How has video evolved? First of all, the quality has improved tremendously. The full-screen viewing experience, which was still primitive in 2006, is now quite gorgeous and immersive.

Second, we've seen constant evolution in the platforms on which people watch video. We launched TEDTalks on five platforms: 1) we streamed the video on TED.com, and also made it available both 2) as an audio and 3) as a video podcast on iTunes, and 4) provided an embeddable player for blogs, and finally 5) we also published on YouTube.

Keeping pace with people's evolving viewing habits, we've added many more platforms since then, ranging from our iPad, iPhone, and Android apps to Delta airline's in-flight video to channels on connected devices like Roku and Boxee.

Finally, there have been sea changes in the way people share video online. And of course, online video is all about sharing. That's what drives success.

When we launched, most people shared our videos through email and blogs. Over the years, we've added opportunities for people to share the talks through Twitter and Facebook. And now we're looking at new emerging platforms, like Pinterest.

Just recently we launched TEDQuotes, which marked our first fundamental shift in how we think about sharing. TEDQuotes allows you to share an idea not just on the level of the video, but at the more micro level of a quote within the video.

Did the content of the presentations change, as compared to the live events? Did you have to come up with different guidelines for presenters?

The core content at TED will always be the same: riveting talks by remarkable people. We haven't touched that. But two things have shifted.

First, and most importantly, we evolved the way we record the talk.

When we began to capture talks on video meant for the very small screen, like those on mobile phones, we quickly recognized the need for a powerful team of film experts to make sure we were getting the right shots, with the right cameras, edited in a way that would keep the viewer at home engaged.

In other words, we knew that filming with a single camera on a tripod in the back of the auditorium wasn't going to cut it. And we made major adjustments to our production guidelines as a result.

The second thing that happened was that speakers began to pay attention to the talks that were already online—and they began to raise their game. They improved their slides, rehearsed their presentations, became sharper, clearer, better. Our presenters definitely take their TEDTalks very seriously now. 

How do you see online video changing the way we learn and share information? How do you see it changing our educational systems and culture?

We've learned that people are willing to sit for as long as eighteen minutes and watch educational, thoughtful video lectures when the content is engaging.

Recognizing that curiosity is very much alive and well is what drives us to continue identifying and sharing ideas. And the more and better video we all create, both at TED and beyond, the more it will serve to spark more thinking, inspire new ideas, and spread more knowledge farther. We're extremely excited about the potential for video when it comes to education and culture.

At TED, we're particularly excited about the capacity of online video to amplify human storytelling. There's something uniquely powerful that happens when you're in the presence of a great speaker, passionately explaining their ideas or telling a story.

This magic used to happen only on a very small scale, such as in lecture halls or theaters, but now a single great lecture can be watched millions of times around the world, on-demand, and translated into any language. That creates an extraordinary opportunity for ideas to spread and inspiration to strike.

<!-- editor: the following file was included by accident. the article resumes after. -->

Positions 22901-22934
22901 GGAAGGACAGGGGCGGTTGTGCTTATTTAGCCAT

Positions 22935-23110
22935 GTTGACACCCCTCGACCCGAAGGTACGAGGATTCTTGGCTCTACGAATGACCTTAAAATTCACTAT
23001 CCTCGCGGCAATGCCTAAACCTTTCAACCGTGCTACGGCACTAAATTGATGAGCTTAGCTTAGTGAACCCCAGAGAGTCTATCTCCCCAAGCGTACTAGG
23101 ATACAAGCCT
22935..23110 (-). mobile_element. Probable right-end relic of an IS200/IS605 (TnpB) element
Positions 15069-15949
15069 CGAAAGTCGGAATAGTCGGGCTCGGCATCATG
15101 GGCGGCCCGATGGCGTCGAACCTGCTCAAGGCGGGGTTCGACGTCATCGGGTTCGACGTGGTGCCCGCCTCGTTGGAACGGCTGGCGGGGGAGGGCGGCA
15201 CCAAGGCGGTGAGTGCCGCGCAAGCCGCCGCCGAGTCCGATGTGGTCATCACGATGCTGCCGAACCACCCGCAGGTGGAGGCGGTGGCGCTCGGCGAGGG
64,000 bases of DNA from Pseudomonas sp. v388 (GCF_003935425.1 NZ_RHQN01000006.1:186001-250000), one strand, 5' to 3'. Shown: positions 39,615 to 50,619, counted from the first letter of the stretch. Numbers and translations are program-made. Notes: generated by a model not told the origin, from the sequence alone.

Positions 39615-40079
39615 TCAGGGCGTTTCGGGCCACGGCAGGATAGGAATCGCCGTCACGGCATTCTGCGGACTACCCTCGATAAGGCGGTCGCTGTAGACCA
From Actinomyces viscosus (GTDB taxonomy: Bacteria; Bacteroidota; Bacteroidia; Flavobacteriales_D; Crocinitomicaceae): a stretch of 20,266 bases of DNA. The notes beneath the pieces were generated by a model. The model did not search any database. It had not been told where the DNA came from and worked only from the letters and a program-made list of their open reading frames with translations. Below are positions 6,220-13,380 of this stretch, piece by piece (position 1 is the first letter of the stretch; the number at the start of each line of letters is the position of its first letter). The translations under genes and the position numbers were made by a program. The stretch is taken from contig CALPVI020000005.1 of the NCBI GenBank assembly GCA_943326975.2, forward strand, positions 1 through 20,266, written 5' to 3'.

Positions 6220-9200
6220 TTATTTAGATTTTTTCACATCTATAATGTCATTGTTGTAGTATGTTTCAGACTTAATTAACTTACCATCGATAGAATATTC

Reading and writing are relatively recent inventions. Face-to-face communication has been fine-tuned by millions of years of evolution. That's what's made it into this mysterious powerful thing it is. Someone speaks, and there is resonance in all these receiving brains. Then the whole group acts together. This is the connective tissue of the human super organism in action. It has driven our culture for millennia. Now, print came along 500 years ago and was a challenge to the face-to-face communication largely because it scaled. Ideas could now spread far and wide. And the art of the spoken word withered on the vine. But now, in the blink of an eye, the game has changed again. What Gutenberg did for writing, online video can now do for face-to-face communication.

— Chris Anderson, TED

What's the greatest benefit you see from the popularization of online video—for example, with more than 3 billion videos viewed each day on YouTube?

There are so many benefits. A video's visuals, soundtrack, and potential for human connection make it a tremendous tool for delivering information, as well as a super-simple format for turning around and sharing that information with someone else.

People are inherently curious, and video gives them another way to seek out, identify, and spread information and ideas.

What's the greatest caveat?

Well, sometimes ideas get spread that aren't worth spreading! But that's a double-edged sword that comes with every breakthrough in media and technology.

For people who want to use online video to build their personal brand or their small business, what are your recommendations, do's and don'ts?

Always offer something interesting, valuable, and new to the viewer. Teach them something, make them laugh, tell a story.

We forbid our speakers to be self-promotional, hawk products or solicit requests from the TED stage for a reason: it feels like advertising and people feel imposed upon. A sure way to lose their interest.

Also, respect the viewer's time. People online are terribly vulnerable to distraction. If you waste even a few seconds of their time, they'll lose interest and move on.

Above all, be authentic. In today's social media world, people expect to interact with people.